All of which returns us to a simple if central question: How is it, exactly, that the Earth Matters? It matters, following the thematics of the show, as an irreducible material thing (as soil, dirt, clay, mud); it matters as a source of power; it matters as the covering of, or the entrance to, an imaginary “underground”; it matters as a mappable skin stretched taut over those underground depths; it matters as a site for environmental action and as a site and material for the construction of Earth Works or Land art (as we would understand those terms in a Western cultural context). It undoubtedly matters in other ways as well, but what gives the exhibition its unique force is not its claim to a comprehensive breadth. Rather, it is the way that the chosen themes have been explored in depth, the way individual objects have been explicated, and the way in which connections between objects and their meanings have been woven, despite sometimes immense disparities, into shimmering and beautiful patterns.
In the Western cultural tradition, the gendering of “Earth” has generally been relatively straightforward. She is (ideally) feminine, recumbent, pliant, fertile, fruitful, flowering, and in all ways fecund. Among African cultures, things are not necessarily so simple. In Africa, Earth can be as easily gendered male as female; and the cycle of Nature’s seasons and their rootedness in the Earth may be actively performed, as in the do masquerade found among numerous peoples in Mali and Burkina Faso.16
At the same time, contemporary African artists often foreground Earth as a site of contest: both African bodies and African land have been caught in a web of colonial and post-colonial relationships that define a complicated web of meanings. This condition is beautifully and poignantly caught by the artist duo Mwangi Hutter (Ingrid Mwangi and Robert Hutter) in a diptych of chromogenic prints from 2001 entitled Static Drift.
Kenyan by birth, but with an African father and a German mother, Mwangi spent fifteen years living in Nairobi, where her father served as mayor. She now resides in Germany with her partner and artistic collaborator Hutter and their Afro-politan children. Mwangi is thus both dark (in Germany) and light (in Kenya), a child of the African diaspora yet with deep roots in African soil. In a sense, then, she is the product of two “Earths,” one associated with a colonial power, the other the object of that power’s appropriative greed.
In Static Drift, Mwangi Hutter gives us two fragmented images of Mwangi’s body, impersonalized and (largely) desexualized, but by no means disengendered. Her belly has become Earth’s fertile body, reduplicated and darkened as if by exposure to the sun so that we see it as the ground on which two maps have been stenciled. One photograph gives us an image of the whole of Africa, which seems to hover and shimmer above the surrounding darker “ground” (skin). Stenciled across this map is “BRIGHT DARK CONTINENT.” The inversion of the Western stereotype here is brutally pointed, but the image of the continent itself, by virtue of its shape, its careful placement, and its luscious color, is almost magically beautiful. Much less so is the dark and ill-shaped map of Germany on the other leaf of the diptych, which reads “BURN OUT COUNTRY.”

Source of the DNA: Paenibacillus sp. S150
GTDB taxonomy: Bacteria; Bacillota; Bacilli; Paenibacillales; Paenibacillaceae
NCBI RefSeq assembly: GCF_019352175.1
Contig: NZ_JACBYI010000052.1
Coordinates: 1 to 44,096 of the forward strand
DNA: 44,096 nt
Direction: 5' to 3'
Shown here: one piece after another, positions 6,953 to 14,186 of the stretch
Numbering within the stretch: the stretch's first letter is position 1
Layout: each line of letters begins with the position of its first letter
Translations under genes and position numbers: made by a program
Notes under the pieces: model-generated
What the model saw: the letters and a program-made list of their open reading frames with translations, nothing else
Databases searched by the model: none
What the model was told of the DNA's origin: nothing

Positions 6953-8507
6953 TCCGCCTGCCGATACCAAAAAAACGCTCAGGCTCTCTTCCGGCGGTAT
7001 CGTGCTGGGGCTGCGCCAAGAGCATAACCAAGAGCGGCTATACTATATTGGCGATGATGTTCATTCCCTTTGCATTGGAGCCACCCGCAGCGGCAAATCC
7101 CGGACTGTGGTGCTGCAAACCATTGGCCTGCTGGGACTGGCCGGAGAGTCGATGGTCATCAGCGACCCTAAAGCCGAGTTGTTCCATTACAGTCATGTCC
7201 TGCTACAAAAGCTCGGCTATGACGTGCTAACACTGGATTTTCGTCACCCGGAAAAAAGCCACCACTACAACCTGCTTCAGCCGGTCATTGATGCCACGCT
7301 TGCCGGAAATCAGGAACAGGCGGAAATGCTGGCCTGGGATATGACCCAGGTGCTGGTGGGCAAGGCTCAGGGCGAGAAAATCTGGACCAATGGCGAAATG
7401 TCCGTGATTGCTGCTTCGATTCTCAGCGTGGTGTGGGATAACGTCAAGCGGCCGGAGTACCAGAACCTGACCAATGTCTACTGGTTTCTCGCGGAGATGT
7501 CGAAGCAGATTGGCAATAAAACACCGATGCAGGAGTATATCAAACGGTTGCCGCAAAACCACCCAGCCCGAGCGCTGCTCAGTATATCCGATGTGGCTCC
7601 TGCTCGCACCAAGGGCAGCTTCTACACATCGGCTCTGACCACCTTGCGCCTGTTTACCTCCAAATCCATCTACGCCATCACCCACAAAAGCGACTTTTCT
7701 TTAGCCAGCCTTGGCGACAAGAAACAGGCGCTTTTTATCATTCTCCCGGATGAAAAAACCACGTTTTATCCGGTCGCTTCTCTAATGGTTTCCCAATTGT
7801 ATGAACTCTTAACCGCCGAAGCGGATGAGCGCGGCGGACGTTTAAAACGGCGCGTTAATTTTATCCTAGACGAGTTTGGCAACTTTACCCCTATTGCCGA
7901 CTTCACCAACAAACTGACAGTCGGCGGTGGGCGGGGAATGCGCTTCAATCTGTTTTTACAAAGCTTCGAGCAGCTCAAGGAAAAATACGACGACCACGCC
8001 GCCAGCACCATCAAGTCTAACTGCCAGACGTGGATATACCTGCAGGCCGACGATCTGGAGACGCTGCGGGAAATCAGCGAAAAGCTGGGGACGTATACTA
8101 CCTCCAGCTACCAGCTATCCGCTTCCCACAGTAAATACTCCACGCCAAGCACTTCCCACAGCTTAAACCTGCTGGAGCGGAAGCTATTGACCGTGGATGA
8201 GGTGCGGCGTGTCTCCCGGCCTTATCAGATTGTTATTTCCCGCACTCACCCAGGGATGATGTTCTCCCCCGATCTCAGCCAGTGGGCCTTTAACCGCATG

Clearly, the politics of post-colonialism are in play here. But this is obviously not a cut-and-dried lesson in colonial and post-colonial history. Rather, it is a demonstration, as intensely personal as possible (it is literally inscribed on the artist’s body) and yet much wider in its implications (the artist’s fragmented torso is impersonal, anonymous) of the fluidity of postmodern identity. The sense of rootedness, of home, of place, of “being somewhere” that has been so important to our modern sense of self, is called radically into question by Mwangi Hutter. The work speaks to the challenges of “belonging to” two Earths as radically different, both in the extent of their geography and the depth of their history, as Germany and Kenya, and it is powerful enough to critique that condition as well as describe it. In this way, the work enters easily into conversation with Bajoli’s Portrait #2, which also engages issues of personal presence alienated from place by both political and historical circumstance.
Up to this point, most of the work considered here has dealt with questions of identity and belonging. These issues are very much a part of the exhibition, but so are issues that deal with ownership, expropriation, and exploitation. The Earth may be a source of political and spiritual power, but it is also a source of wealth, economic contest, and ecological depredation. Among the works that most directly and powerfully confront these conflicting yet deeply intertwined issues is George Osodi’s archival print De money series no. 1 (2009).
“De money” is how impoverished Ghanaians refer to the tiny nuggets and slivers of gold that they extract, at considerable physical risk, from illegal mines that gash the earth like great open wounds.17 As Osodi’s photograph makes painfully clear, they work like ants on sheer artificial cliff faces, where the golden color of the earth conceals the shiny metallic object of their relentless and never-ending search.
De money series no. 1 rewards careful, up close study. It first of all provides an extraordinary portrait of the wounded earth: the deep structure of its geology, the pockmarked surface of the cliff endlessly carved out, chipped, and pecked at by the miners.18 But thanks to its grid-like formal integrity, it also draws attention to the miners themselves. At first, they might seem interchangeable, like pieces on a squared-off game board; and indeed they must in fact seem precisely like this to the larger interests (corporate, criminal, governmental) who profit from their expropriated labor. But through Osodi’s lens, they also appear as individuals. Not types (however heroic) as in Millet’s Gleaners (1857),19 but men: sweat-stained, mud-splattered, and dust-streaked, all ranged around the focus of the figure in the rusty pants, whose pose, muscular physique, and clearly legible expression make him, if not a hero, then at least a heroic embodiment of the pride and the pathos bound up with their struggle for existence in a globalized market.